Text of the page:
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As the price of higher education goes up, potential students are putting more stock in the future value of a degree, and a Georgetown University study ranks K-State and Manhattan Area Technical College as similar for the 40-year return on investment on degrees from those institutions.

Georgetown’s Center on Education and the Workforce and McCourt School of Public Policy used data from the U.S. Department of Education’s College Scorecard, which collects data from the nation’s higher education institutions, to rank over 4,500 public and private higher education institutions.

Using cost of attendance and future salary earning figures, the study calculated net present value, or the future value of a degree earned now, for each of the institutions at 10, 15, 20, 30 and 40 intervals. Although two-year institutions typically ranked higher in short-term value of a degree, the report found the 40-year interval to be the most comprehensive measure of the long-term value.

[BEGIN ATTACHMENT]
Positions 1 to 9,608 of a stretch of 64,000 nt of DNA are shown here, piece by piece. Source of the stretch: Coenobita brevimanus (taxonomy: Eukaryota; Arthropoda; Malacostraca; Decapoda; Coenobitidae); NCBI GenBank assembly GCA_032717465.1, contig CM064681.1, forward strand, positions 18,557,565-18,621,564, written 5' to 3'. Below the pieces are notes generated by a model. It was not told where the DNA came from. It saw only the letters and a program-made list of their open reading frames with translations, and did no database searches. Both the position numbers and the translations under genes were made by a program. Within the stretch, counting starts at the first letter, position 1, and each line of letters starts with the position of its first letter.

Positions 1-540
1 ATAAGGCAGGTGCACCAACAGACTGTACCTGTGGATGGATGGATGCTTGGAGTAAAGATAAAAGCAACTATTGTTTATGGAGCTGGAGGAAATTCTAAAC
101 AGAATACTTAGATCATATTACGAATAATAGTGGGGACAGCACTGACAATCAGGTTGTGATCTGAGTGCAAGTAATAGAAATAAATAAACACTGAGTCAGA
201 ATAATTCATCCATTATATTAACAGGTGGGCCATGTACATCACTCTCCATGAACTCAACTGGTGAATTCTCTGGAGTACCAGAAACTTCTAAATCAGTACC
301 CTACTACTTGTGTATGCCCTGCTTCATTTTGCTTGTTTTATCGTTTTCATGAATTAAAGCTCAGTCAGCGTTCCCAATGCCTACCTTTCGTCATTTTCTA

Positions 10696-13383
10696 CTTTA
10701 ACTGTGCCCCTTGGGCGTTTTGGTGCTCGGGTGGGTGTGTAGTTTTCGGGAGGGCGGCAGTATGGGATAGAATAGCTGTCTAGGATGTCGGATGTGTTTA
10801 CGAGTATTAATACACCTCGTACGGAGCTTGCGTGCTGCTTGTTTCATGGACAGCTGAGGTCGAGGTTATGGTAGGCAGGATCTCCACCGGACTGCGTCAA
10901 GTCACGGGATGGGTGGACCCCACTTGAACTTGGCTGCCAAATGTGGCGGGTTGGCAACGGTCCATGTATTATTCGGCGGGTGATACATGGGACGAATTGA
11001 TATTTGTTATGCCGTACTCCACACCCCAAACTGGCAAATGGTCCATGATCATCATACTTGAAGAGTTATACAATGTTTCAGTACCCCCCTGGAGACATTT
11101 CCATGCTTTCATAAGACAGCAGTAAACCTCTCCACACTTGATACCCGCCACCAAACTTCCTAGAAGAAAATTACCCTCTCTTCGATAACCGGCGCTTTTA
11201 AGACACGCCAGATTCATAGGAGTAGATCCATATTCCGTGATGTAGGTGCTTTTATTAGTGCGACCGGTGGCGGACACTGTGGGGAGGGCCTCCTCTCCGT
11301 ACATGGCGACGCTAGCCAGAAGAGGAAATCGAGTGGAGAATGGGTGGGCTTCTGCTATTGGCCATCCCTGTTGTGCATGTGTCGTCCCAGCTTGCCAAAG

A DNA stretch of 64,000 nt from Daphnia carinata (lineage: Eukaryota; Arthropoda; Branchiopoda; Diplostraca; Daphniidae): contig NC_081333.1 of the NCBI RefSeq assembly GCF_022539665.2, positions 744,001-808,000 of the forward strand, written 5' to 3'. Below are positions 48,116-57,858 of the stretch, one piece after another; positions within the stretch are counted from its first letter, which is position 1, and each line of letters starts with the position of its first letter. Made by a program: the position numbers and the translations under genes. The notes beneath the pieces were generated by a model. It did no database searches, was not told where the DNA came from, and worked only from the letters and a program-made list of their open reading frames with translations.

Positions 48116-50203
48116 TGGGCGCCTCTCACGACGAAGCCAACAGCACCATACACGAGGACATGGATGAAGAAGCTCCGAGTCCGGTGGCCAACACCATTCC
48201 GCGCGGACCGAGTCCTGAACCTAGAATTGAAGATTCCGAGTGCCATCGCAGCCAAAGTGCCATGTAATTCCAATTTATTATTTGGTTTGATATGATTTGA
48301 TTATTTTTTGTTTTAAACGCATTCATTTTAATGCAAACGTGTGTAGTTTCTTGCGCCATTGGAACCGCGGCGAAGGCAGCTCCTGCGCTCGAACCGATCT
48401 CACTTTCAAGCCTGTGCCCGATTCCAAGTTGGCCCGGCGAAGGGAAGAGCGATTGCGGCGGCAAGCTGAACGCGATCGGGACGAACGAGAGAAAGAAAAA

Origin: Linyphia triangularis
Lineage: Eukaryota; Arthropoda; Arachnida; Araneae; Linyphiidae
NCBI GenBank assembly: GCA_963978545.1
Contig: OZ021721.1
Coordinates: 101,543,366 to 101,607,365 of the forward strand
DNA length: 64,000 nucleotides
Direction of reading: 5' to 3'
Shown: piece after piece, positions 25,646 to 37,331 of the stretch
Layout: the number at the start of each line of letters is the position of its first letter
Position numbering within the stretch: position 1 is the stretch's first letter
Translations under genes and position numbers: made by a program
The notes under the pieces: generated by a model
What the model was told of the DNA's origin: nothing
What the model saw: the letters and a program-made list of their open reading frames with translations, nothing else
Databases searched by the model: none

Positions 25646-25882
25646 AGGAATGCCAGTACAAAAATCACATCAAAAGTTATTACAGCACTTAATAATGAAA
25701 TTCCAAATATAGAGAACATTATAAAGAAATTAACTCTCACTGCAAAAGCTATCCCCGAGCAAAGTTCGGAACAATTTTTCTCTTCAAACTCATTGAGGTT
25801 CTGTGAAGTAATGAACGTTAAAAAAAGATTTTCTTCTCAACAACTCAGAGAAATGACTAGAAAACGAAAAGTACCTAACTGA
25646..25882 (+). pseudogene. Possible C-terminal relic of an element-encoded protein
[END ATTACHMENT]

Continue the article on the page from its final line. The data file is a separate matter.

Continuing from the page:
Among 698 public four-year institutions, K-State tied with Ohio University’s Zanesville Campus at no. 238 for its expected return on investment of $951,000 after 40 years. In comparison, the University of Kansas ranked no. 160 at $1,016,000 for that same metric.

MATC ranked no. 21 out of 917 two-year public institutions with a 40-year net present value of $947,000. Manhattan Christian College tied with the Cleveland Institute of Music and ranked no. 821 out of 1,120 four-year private nonprofit colleges with a 40-year net present value of $711,000.

When compared against all higher education institutions, K-State ranked No. 756, while MATC ranked closely behind at no. 776. Manhattan Christian College shared No. 2,355.

The top Kansas school for 40-year net present value was Baker University, with a 40-year net present value of $1.06 million, followed by KU and K-State.